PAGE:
I admit, my decades-old resentment of the Los Angeles Lakers was purely subjective and in fun — until now. Until their treatment of all-time leading scorer and five-time champion of Kareem Abdul-Jabbar was made public.
Before, I hated the Lakers under Magic Johnson and Abdul-Jabbar for reducing Julius “Dr. J” Erving and his Philly teammates to blubbering blobs after beating them twice in three years in the NBA Finals in the early ’80s. And I hated them with even more ferocity when the next incarnation of their dynasty reappeared two decades later led by Shaquille O’Neal, Kobe Bryant and Phil Jackson. I even “blamed” them for getting Jackson and for winning three consecutive titles almost immediately after a decade of futility, which I loved.
But that was just purely sports hatred, based on emotions and trash talk. This thing with Abdul-Jabbar is far bigger and more important than that and is very problematic for me. It says something about the Lakers as an organization.
First of all, no Abdul-Jabbar, no ’80s dynasty. Period. No Kareem, no five championships and eight title appearance in the 1980s. Forget it. Not even happening. That alone should qualify the greatest scorer the NBA has ever seen to have his likeness erected outside of Staples Center before anyone else. Jerry West may have been “Mr. Basketball” and his legendary career on the court and in the front office is truly remarkable, but Abdul-Jabbar should have been first. Yes, Magic did something that hasn’t been done before or since, which was putting the Lakers on his back as a rookie, scoring 42 points, 13 rebounds and 7 assist to close out my Sixers — on their home turf, mind you — when Abdul-Jabbar was injured. But the Lakers didn’t get to the Finals without Abdul-Jabbar. His greatness enabled Magic to thrive and grow in a fruitful environment right out of college, which is why I resented the Lakers in the first place.
Most of all, Abdul-Jabbar is responsible for the single greatest moment in Lakers’ history. After being pummeled by the Boston Celtics in a bunch of NBA Finals time after time after time in the ’60s, and then being beaten by them in 1984 because Magic didn’t step up, Abdul-Jabbar carried the Lakers to their first victory over the Celtics in a championship game in 1985 and did it on their home turf. Abdul-Jabbar was voted NBA Finals MVP of that singular, unforgettable moment etched in Lakers’ fans’ consciousness forever.
The Lakers should have erected a statue of Abdul-Jabbar that very summer for that one feat alone.
Here’s the biggest issue about this bizarre melodrama and how it could have been avoided: the Lakers could have and should have consulted UCLA’s immortal coach, John Wooden. Wooden won big with Abdul-Jabbar and earned the athlete’s affection and love because he understood this shy, intelligent, and socially conscious giant. Abdul-Jabbar and his unstoppable hook shot has been forgotten, not just by the Lakers, but by the sports world in general. It’s sad, because Abdul-Jabbar stood up for blacks and equality during the 1960s and 1970s when most sports figures cowered and hid inside their jerseys.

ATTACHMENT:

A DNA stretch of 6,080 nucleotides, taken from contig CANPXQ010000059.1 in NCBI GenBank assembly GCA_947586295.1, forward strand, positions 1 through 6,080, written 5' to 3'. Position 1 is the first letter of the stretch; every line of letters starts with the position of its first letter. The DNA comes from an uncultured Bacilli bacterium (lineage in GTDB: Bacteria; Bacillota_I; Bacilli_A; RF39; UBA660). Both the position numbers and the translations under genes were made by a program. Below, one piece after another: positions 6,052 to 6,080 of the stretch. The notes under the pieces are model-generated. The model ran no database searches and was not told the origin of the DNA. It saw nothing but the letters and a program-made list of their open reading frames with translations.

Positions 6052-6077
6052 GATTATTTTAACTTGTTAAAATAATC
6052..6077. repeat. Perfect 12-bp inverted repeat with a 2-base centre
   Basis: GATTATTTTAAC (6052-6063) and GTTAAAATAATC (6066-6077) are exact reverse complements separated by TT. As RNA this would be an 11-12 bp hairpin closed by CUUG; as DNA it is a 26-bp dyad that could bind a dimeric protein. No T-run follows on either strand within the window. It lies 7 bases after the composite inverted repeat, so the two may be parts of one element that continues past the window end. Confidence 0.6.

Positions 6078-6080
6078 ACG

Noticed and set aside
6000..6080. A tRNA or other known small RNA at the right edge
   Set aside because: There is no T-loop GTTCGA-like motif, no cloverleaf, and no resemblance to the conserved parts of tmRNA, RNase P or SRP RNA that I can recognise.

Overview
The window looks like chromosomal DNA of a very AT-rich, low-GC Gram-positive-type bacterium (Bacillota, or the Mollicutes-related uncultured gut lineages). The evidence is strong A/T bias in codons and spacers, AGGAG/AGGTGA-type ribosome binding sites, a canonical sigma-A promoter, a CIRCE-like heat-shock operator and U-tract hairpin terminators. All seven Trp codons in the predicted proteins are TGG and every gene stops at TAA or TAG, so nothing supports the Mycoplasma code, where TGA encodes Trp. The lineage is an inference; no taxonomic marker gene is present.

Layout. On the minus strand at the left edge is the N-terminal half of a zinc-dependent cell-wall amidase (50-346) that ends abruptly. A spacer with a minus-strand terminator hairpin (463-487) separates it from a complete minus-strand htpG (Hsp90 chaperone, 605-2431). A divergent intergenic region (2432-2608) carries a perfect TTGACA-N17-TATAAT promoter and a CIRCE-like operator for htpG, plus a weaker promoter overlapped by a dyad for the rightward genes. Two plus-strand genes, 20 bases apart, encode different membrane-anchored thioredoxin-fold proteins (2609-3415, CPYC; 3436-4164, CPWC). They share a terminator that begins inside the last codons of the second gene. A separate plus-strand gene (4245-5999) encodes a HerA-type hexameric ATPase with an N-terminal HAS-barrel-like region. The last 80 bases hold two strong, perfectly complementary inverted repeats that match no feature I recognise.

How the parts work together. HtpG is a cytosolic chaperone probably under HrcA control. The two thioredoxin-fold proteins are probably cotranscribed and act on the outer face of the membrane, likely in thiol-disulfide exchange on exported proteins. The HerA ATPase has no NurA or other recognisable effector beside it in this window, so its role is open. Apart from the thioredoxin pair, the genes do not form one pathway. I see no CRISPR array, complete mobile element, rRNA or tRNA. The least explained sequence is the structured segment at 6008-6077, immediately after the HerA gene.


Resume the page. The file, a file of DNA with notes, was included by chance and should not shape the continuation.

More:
Abdul-Jabbar was permanently injured mentally and emotionally from being absurdly tall and coming up as a black kid at the close of American segregation. John Wooden himself once said he didn’t know how Abdul-Jabbar endured life as “the big black freak,” as he was called out loud by a grandmotherly white woman who screamed it in a restaurant once. He endured taunts and devastating racial bigotry at every turn. Most of us today can’t even stand to be looked at oddly. Therefore the shy, introspective and introverted Abdul-Jabbar constructed thick walls around his heart for his own protection. Yes, he was bitter and rarely smiled and kept people at arm’s length for his entire career, which Bill Russell also did, which didn’t endear him to the press nor his teammates or fans or his employers in Milwaukee and Los Angeles. But he has since apologized many times. He was just protecting himself the best way he knew how at the time. I can understand that. Can’t you? People are angry at Russell and Abdul-Jabbar for being standoffish, silent pillars of rage back in the day, but they conveniently forget what created that anger, nor do they seem to care.
Moreover, Abdul-Jabbar is an established cultural figure whose experiences encountering racism, and subsequent conversion to Islam, got people talking about race and religion. He has penned six books, including several on African American history, and has just produced a thoughtful documentary now available on Netflix, On The Shoulders of Giants, which tells the story of the Harlem Rens, a successful barnstorming all-black team from the 1930s. I’ll also never forget the black-and-white image of a young Abdul-Jabbar (then Lew Alcindor) sitting with Muhammad Ali, Jim Brown, Bill Russell and other athletes who demanded equality for themselves and the entire race.
Today’s athletes only stand up to get at the next commercial endorsement and mini-skirt, and not always in that order.
This is a dignified and proud man worthy of respect beyond the game of basketball. He deserves better treatment from the organization he helped crawl from under the gigantic shadow of the Boston Celtics. Even the most beloved Laker, Magic Johnson, tweeted that Abdul-Jabbar’s statue should have come before his. And he is right.
It is shameful, really, how he has been treated by the organization he helped feed. And that’s why I now resent the Lakers with renewed vigor. But this time, it is intellectually and culturally based animosity because this is for a man who stood up for me before I was even born.